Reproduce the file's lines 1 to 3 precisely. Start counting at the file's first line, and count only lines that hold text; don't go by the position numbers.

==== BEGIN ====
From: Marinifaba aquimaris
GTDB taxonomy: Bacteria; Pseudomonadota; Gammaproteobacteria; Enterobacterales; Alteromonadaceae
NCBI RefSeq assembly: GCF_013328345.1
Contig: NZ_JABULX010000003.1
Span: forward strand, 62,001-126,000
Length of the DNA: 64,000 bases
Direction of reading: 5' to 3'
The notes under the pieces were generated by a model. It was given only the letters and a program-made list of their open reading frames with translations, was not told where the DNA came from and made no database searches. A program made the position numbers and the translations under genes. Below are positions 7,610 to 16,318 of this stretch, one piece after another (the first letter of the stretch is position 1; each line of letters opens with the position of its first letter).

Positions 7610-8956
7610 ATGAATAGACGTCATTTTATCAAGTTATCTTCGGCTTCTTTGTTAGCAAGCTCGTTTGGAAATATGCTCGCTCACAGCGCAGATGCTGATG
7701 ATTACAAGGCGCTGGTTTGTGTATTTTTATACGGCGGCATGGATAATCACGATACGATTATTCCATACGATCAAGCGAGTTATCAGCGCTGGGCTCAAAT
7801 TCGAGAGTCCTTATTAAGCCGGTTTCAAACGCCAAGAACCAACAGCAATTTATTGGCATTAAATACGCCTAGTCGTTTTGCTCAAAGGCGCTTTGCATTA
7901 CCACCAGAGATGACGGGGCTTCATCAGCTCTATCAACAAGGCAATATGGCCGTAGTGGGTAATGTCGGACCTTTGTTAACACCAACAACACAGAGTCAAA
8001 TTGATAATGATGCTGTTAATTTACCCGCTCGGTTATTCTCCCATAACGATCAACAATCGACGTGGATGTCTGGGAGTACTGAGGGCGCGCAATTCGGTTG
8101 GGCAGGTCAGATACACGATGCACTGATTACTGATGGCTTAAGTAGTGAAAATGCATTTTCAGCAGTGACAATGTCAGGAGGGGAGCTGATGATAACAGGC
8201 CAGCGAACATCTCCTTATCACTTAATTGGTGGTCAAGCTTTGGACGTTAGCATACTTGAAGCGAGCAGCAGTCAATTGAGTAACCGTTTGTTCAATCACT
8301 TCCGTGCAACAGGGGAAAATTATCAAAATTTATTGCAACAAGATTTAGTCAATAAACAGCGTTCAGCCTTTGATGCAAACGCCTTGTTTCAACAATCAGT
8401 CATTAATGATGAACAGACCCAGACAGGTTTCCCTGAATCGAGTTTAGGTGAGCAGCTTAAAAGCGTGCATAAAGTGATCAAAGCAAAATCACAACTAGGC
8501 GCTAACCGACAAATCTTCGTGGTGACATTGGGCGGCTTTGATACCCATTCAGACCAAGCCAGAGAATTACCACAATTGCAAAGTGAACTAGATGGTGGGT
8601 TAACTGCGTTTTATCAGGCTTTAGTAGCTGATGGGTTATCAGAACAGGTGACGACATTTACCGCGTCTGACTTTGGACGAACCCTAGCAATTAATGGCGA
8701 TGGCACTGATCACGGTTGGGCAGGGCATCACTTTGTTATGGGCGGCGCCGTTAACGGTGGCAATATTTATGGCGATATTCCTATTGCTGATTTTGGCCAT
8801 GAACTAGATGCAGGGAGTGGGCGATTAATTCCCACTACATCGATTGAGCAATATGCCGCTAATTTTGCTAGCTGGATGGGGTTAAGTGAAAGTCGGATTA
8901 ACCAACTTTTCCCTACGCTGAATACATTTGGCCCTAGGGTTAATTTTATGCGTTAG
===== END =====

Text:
From: Marinifaba aquimaris
GTDB taxonomy: Bacteria; Pseudomonadota; Gammaproteobacteria; Enterobacterales; Alteromonadaceae
NCBI RefSeq assembly: GCF_013328345.1